“Seeing” the virus at the community level
Globally, there have been 39 reports (as of September 13, 2020) of the detection of SARS-CoV-2 in wastewater in Australia, France, Israel, Italy, Spain, The Netherlands and the United States. The health dashboard in the Netherlands highlights the concentrations in sewage and links these to disease in communities.
Wastewater testing and detection can complement individual testing and provide an efficient, pooled community sample, according to the US Centers for Disease Control and Prevention. Sewage surveillance also can be an “early warning” system to alert the medical community to the amount of the virus in a community. Surveillance can help health professionals “see” community patterns such as a decline in infections, or a re-introduction of the virus.
In the Great Lakes region, university researchers in Canada and the United States are investigating SARS-CoV-2 in wastewater. There is now a statewide effort to measure the virus in sewage in Michigan. To understand differences among communities, scientists need to be able to make apples-to-apples comparisons of the data, which requires coordination. The Canadian Water Network spearheads a COVID-19 Wastewater Coalition that helps coordinate surveillance efforts.
There is little doubt that a greater number of forthcoming studies will address virus levels in wastewater and ultimately in transboundary waters, thus providing information on wastewater impacts and the impact of this global pandemic on nearby populations. Thus, as human fecal source tracking and sewage tracking occurs in the waters of the Great Lakes, we will need to be on the lookout for the signal of the SARS-CoV-2 virus as well.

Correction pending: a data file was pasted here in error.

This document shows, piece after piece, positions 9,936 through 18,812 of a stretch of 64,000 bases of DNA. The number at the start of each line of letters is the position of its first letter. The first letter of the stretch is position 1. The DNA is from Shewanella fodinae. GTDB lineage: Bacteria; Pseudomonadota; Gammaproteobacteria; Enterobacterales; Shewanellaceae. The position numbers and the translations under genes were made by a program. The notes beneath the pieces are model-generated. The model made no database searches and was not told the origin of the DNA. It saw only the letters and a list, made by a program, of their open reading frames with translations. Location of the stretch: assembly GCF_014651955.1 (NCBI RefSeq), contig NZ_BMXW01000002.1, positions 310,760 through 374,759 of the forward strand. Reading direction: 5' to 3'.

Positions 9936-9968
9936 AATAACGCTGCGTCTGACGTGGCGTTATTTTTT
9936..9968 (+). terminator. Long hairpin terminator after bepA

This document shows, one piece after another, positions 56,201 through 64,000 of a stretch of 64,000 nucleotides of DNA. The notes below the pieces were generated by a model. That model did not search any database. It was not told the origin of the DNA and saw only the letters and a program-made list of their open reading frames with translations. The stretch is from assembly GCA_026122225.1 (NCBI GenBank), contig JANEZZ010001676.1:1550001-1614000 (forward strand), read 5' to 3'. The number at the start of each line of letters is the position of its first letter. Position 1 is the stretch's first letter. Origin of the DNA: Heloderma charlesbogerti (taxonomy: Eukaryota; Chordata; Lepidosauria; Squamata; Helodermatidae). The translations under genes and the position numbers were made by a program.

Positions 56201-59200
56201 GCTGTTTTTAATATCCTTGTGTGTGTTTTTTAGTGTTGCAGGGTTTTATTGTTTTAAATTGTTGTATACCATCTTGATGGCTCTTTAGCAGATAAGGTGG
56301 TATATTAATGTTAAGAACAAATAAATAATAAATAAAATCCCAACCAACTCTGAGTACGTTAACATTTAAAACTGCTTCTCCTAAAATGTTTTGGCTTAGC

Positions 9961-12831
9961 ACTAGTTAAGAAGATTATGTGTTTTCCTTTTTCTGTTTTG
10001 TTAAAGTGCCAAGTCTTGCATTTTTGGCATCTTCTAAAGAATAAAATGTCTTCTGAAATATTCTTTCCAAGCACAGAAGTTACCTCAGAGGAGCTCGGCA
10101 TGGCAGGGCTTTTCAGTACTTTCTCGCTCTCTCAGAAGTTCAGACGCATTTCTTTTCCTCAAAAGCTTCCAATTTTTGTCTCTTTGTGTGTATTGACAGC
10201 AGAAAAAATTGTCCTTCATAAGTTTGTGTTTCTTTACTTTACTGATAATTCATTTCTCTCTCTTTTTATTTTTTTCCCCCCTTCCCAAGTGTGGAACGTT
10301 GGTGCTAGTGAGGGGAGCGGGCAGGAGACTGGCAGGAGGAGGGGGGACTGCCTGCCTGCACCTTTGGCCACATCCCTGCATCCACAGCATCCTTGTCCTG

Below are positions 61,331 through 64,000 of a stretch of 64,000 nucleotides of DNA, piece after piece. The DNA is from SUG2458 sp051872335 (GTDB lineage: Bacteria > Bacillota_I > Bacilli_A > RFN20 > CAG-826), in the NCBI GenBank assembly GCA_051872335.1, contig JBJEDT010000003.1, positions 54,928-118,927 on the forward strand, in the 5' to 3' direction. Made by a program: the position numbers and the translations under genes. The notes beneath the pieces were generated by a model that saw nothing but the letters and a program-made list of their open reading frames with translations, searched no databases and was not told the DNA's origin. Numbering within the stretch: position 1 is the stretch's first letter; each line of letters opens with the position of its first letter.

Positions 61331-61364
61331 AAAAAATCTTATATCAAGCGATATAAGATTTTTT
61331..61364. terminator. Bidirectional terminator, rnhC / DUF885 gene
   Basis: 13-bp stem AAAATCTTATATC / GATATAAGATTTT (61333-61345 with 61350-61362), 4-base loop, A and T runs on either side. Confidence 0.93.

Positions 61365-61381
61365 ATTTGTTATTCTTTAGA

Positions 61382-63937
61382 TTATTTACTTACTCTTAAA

The link between sewage and public health: then and now
The IJC has its own history and experience examining untreated wastewater to respond to public health crises: in 1914 it investigated fecal-related pollution of the boundary waters of the Great Lakes and the potential link between disease and sewage pollution. Back then, untreated sanitary sewers discharged into the waterways—the same waterways where communities got their raw, untreated drinking water. The data from the IJC study highlighted the (at the time, deadly) public health risks of untreated sewage and untreated drinking water.
A little more than 100 years later, while we treat both our sewage and drinking water, we’re still in need of a comprehensive look at the risks and sources of fecal-related pollution of our shared waters. The IJC’s Health Professionals Advisory Board (HPAB) held an expert workshop in 2019 and is working on a project to examine the potential to coordinate a binational, multi-year study of fecal pollution and its sources across the Great Lakes basin. HPAB will post updates about its project to the board’s website.
Researchers like myself and my HPAB colleagues will continue to examine the signals and influences of viruses and pathogens in our sewage, treated and untreated, that flow into our shared waters. As long as we generate sewage, health professionals will have to continue to pay attention to what untreated wastewater is telling us about the status of public health.